This has been a scary time, but the distancing, the closures, the lockdowns, the quarantines are having their effect in slowing the virus’ spread. As we learn more about how it spreads, we can better protect ourselves and each other. And I’ve been encouraged by the leadership of some of the governors stepping in to fill the vacuum at the top. We still live in a perilous time, but there is hope.
In the beginning, we knew so little about this virus — this invisible threat. But now we know more, and with knowledge comes hope. Intuition can only get you so far, after all. As we know more, we can better calculate the risks, individually and as a society.
I’ve read more discussion of how we can safely return to normal. Much of that depends on widespread testing and tests with results immediately available — neither of which we have yet. I’ve also read some in-depth discussion of what that new normal should be. We are learning so much about what parts of the old normal don’t really work for us. Not everything can be valued in dollars, after all.
I see signs of hope around me. It is uneven, surely, but it is there. It is a beautiful day here in Portland. Actually, it is more like California weather than Portland weather. It is enjoyable, but it is concerning. Have the weather patterns here on the west coast moved 600 miles north?
We’ve been meeting on Zoom with our family and friends. Yesterday we spent an hour with Andrea’s brothers and a cousin and his wife. One brother lives in Idaho and the cousin and wife live in Iowa. It was nice to spend time with them. Then in the afternoon we spent an hour with our daughter and son even though they are 100 miles and 15 miles away, respectively. And this morning we “attended” a church service in Wyoming, where I used to live. In some ways this time is bringing us closer together. I only hope that whenever we can resume our busy lives that we remember the value of being with each other.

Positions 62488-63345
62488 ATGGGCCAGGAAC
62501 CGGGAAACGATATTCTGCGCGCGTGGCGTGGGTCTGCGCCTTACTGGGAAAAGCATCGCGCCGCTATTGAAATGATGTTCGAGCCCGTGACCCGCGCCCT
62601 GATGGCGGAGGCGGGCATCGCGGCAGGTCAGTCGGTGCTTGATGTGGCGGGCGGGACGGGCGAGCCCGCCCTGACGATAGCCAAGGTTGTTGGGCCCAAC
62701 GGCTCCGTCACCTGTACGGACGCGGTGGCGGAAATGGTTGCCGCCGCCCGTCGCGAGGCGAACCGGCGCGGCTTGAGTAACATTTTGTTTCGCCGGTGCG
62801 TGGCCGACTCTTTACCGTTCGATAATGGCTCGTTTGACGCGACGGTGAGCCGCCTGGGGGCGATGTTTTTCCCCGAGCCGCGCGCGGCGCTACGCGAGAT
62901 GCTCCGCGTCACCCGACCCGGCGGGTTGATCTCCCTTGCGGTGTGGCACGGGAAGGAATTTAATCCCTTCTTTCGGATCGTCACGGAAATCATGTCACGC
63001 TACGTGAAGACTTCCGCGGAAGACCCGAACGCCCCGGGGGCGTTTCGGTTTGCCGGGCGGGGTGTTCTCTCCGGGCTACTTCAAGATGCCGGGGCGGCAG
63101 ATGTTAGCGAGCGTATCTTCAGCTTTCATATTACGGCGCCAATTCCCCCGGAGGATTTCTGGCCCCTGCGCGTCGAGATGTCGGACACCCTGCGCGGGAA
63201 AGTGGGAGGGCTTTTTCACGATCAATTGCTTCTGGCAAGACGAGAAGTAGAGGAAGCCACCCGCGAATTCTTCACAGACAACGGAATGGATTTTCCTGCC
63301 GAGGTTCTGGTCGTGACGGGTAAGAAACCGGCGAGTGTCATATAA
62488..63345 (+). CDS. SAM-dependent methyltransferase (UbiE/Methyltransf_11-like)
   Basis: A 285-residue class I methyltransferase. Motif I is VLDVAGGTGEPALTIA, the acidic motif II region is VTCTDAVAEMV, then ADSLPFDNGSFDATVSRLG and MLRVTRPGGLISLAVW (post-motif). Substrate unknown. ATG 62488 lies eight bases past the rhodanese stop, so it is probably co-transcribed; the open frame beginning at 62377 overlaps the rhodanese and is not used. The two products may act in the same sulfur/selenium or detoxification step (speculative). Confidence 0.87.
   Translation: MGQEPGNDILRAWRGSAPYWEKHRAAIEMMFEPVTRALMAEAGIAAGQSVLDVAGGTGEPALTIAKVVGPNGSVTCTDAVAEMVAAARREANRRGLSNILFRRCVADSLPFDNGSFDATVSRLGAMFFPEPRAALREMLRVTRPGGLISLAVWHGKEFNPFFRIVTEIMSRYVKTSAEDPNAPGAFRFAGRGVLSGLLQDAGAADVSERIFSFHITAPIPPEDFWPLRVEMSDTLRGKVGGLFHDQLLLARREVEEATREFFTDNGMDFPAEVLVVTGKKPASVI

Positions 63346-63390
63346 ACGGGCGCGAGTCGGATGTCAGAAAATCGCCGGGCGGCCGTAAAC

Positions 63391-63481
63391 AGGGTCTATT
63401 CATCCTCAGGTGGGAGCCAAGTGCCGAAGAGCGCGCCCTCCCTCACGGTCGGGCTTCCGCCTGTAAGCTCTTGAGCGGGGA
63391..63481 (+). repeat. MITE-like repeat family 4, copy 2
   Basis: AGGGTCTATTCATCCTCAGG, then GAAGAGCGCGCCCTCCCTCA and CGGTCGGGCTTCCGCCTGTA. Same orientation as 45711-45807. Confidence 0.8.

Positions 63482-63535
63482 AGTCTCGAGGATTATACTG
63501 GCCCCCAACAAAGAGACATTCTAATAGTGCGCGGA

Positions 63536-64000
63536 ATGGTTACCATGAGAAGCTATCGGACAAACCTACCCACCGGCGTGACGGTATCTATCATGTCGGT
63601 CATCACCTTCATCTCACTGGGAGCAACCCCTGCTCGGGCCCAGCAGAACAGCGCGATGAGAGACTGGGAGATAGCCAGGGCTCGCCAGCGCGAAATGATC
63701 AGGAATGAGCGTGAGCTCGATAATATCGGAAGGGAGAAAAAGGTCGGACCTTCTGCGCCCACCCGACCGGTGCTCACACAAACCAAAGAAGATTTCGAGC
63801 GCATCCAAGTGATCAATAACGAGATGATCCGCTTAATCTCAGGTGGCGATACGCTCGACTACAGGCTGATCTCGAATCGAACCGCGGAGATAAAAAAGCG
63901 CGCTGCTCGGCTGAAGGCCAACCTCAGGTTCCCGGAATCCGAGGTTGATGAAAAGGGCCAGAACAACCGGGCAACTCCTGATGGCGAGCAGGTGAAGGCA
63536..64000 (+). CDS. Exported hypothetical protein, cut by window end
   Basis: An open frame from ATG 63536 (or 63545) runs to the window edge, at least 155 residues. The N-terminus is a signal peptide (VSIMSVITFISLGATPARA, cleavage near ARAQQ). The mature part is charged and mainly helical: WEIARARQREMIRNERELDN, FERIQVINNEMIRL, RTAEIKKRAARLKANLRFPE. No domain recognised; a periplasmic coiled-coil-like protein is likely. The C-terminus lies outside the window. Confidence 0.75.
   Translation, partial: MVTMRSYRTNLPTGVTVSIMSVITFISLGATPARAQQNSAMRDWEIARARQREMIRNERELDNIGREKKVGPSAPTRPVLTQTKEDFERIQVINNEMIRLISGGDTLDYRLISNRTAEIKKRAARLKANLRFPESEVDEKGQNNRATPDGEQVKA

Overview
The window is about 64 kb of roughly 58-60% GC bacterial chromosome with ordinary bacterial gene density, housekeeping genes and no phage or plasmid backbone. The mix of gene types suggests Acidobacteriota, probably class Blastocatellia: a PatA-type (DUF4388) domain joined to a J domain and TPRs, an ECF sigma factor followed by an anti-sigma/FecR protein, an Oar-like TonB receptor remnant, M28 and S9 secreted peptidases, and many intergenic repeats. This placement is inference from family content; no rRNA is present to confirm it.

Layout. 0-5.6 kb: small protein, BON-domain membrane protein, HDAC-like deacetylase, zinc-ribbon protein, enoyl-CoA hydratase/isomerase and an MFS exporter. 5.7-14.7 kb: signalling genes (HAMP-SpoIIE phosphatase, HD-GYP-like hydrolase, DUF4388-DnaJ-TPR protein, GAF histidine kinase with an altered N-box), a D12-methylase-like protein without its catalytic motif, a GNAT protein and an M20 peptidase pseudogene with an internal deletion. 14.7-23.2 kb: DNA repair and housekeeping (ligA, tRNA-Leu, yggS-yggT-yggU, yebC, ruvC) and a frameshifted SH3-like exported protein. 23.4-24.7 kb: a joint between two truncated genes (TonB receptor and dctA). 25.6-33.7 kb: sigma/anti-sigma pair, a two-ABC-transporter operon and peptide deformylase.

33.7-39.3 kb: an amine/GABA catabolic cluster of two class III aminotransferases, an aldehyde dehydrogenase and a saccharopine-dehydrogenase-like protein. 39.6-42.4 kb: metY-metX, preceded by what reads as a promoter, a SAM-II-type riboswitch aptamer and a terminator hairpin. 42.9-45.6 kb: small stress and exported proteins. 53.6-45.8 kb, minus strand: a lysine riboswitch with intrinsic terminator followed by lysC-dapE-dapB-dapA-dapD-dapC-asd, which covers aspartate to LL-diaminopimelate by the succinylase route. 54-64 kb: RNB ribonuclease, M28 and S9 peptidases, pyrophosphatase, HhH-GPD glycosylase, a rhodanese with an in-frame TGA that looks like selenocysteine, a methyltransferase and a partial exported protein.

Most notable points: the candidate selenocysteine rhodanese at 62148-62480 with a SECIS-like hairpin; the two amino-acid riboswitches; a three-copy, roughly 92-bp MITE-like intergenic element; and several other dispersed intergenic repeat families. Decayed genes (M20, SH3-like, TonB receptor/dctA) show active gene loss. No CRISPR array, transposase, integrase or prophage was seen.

There are people out. As I walked down the street the car above passed me, two heads facing forward —the driver and, almost as big, his dog. They went by too fast for me to take their picture. When I caught up to the car, man and dog had gone off somewhere.
Walking in the neighborhood, people are pretty good about staying away from each other. Many are wearing masks. I tend to pull mine down when no one is around, then pull it up as I approach someone else. But not everyone is wearing them. As I walked by a little convenience store, a barefaced young man pulled up, coughing several times as he went into the store. I was glad to be on the other side of the street.
On a more personal level, I was having trouble with the ends of my fingers splitting and my fingernails chipping and splitting. Even the surface of the nails felt soft. I think it was all the hand washing. I’ve now switched to washing them only with Dove soap, and that seems to have helped.
I’m slowly preparing my loom for weaving. I’ve got all of the heddles threaded. Now I’m beaming the warp. My limited skills are pretty rusty, but it’s a small project, I have a good instruction book, and I’ve got plenty of time.
Take good care of yourself and of those around you.